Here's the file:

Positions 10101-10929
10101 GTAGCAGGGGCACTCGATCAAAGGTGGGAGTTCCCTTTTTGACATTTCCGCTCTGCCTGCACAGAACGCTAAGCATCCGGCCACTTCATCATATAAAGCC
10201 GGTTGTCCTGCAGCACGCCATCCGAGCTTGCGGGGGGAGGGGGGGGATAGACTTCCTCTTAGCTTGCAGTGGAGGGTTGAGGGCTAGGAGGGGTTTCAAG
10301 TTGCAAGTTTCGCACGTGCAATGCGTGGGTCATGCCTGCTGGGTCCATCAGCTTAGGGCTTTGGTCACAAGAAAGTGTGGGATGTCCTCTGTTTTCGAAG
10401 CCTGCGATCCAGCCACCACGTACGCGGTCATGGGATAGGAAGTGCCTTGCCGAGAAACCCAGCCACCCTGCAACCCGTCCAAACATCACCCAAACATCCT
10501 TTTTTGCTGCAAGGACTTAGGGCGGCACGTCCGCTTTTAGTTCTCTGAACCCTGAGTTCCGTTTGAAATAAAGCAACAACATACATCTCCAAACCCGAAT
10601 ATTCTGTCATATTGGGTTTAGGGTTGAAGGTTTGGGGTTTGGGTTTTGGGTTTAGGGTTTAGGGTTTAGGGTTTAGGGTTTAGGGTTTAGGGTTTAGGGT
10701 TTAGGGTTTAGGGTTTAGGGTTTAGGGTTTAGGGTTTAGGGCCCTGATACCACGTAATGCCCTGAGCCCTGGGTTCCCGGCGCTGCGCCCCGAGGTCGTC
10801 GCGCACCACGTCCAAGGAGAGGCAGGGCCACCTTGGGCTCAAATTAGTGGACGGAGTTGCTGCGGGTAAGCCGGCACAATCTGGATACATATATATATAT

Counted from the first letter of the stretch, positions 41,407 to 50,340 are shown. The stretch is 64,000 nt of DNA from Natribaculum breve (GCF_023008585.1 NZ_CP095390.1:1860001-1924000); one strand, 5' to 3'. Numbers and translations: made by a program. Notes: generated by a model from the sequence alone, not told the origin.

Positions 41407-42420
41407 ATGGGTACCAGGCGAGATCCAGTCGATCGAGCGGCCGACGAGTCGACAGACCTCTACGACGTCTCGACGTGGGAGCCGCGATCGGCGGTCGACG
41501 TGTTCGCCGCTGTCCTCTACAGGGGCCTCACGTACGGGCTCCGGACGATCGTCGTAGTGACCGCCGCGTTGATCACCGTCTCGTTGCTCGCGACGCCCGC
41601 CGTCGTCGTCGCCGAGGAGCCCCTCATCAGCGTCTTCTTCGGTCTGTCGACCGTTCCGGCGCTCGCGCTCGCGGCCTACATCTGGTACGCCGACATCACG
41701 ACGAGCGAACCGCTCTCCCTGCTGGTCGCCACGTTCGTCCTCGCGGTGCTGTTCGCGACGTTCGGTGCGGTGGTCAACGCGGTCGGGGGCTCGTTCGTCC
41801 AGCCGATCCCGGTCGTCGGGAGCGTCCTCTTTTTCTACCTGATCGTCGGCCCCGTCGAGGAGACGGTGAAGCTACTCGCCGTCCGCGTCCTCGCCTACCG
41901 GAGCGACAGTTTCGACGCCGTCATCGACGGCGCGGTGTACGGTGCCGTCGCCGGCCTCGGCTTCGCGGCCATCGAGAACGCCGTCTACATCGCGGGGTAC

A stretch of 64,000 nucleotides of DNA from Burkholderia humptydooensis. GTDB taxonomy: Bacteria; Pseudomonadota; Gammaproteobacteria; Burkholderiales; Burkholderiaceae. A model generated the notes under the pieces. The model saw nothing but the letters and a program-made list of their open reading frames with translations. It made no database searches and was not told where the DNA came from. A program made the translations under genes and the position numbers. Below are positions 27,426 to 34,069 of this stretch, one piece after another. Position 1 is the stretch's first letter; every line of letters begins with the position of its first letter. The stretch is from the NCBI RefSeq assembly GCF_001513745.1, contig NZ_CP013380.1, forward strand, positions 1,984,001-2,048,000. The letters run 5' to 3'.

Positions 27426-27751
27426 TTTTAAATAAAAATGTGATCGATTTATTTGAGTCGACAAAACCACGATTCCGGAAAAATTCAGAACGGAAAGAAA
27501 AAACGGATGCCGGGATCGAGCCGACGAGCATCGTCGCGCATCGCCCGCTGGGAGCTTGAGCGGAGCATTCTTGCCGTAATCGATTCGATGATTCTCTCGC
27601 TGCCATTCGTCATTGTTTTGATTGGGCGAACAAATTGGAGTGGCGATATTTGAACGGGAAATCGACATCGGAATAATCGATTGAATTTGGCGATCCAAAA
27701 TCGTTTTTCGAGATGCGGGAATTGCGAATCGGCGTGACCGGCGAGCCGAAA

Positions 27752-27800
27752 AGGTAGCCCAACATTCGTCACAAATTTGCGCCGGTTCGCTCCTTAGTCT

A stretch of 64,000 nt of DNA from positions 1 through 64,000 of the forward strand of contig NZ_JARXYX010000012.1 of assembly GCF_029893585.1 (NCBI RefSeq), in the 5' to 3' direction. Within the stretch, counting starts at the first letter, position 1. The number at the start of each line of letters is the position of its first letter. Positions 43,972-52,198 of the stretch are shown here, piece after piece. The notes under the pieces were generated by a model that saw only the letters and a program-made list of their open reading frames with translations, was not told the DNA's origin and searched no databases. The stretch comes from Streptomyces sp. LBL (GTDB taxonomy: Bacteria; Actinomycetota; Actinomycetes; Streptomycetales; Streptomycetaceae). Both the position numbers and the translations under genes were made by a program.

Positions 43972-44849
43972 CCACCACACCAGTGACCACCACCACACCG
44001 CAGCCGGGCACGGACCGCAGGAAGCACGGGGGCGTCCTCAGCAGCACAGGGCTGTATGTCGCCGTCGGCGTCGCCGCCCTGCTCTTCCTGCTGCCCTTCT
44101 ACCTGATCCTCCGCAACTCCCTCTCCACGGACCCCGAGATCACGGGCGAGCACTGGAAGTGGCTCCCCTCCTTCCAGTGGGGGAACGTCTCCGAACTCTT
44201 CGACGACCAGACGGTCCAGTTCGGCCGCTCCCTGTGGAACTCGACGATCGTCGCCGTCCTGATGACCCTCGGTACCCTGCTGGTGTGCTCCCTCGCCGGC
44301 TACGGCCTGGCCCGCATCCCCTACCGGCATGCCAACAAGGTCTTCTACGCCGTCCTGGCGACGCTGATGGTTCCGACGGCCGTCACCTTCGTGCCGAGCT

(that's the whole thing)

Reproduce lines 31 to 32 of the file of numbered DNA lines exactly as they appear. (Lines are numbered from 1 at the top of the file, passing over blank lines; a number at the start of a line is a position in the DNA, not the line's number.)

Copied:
44201 CGACGACCAGACGGTCCAGTTCGGCCGCTCCCTGTGGAACTCGACGATCGTCGCCGTCCTGATGACCCTCGGTACCCTGCTGGTGTGCTCCCTCGCCGGC
44301 TACGGCCTGGCCCGCATCCCCTACCGGCATGCCAACAAGGTCTTCTACGCCGTCCTGGCGACGCTGATGGTTCCGACGGCCGTCACCTTCGTGCCGAGCT